Food biotechnology is not a new concept. It had already been employed long before the term itself was coined. For centuries, man has been exploiting biology to make food products such as bread, beer, wine, and cheese. For example, man had already learnt the method of fermenting fruit juices to concoct alcoholic beverages by around 6,000 B.C. Traditionally, the most common form of food biotechnology is the process in which seeds from the highest yielding and best tasting crops are planted in each successive year, resulting in increasingly better yields.
The process of obtaining the best traits in food products became much easier with the introduction of genetic engineering and gene cloning in modern food biotechnology about two decades ago. Now, by transferring and altering genes, scientists can remove certain genetic characteristics from a given food and move them into the genetic code of another in order to make the latter more resistant to diseases, richer in vitamins and minerals, etc. Food biotechnology has also made plant breeding safer since single genes can now be transferred without moving thousands, making it possible to identify those defective genes which may be harmful or toxic.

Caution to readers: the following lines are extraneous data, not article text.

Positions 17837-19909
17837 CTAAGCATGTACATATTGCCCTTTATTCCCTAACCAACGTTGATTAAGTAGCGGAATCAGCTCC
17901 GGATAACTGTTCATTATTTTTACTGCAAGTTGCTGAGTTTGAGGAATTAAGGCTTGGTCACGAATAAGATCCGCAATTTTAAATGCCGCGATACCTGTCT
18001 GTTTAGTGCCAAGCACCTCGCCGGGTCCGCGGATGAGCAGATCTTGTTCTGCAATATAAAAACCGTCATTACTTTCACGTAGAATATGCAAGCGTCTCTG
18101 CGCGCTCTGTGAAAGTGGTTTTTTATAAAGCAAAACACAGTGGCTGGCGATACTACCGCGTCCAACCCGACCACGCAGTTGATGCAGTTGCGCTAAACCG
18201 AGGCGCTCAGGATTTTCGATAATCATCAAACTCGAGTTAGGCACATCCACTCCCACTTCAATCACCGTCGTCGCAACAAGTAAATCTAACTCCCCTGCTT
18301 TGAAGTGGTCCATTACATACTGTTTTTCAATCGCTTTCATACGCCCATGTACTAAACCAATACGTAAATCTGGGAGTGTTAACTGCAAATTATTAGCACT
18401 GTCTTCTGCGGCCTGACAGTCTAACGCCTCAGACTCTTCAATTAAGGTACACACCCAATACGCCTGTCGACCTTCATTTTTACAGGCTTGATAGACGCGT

In the United States and many other parts of the world, crops and food products, such as soybeans, corn, cotton, canola, papaya, and squash, produced through biotechnology have become significant components of people’s diets.
What Are the Benefits of Bioengineered Food?
Nutrition: Foods that are genetically engineered or produced through food biotechnology tend to contain more vitamins and minerals since they are made from a combination of select traits that are considered to be the best.
Safety: Foods produced with biotechnology are much safer because the possibility of toxin content is minimal in comparison to the possible toxins in traditionally grown foods. This is because any gene containing toxins or suspected of being toxic is removed during the transfer and alteration of genes.
Better Yield: Food biotechnology seems to increase crop yields by introducing food crops that are more resistant to harsh climates, decreasing the amount of diseased units, and improving the productivity of crops. This becomes very practical considering the amount of food demanded and consumed globally.
Reduced Need for Chemical Insecticides: Food biotechnology also opens the possibility of producing crops that are more resistant to diseases and pests. For example, the gene for a bacterial protein which kills insect pests has successfully been introduced into a range of crops, reducing the need for chemical insecticides. Pest-protected crops also allow for less potential exposure of farmers and groundwater to chemical residues.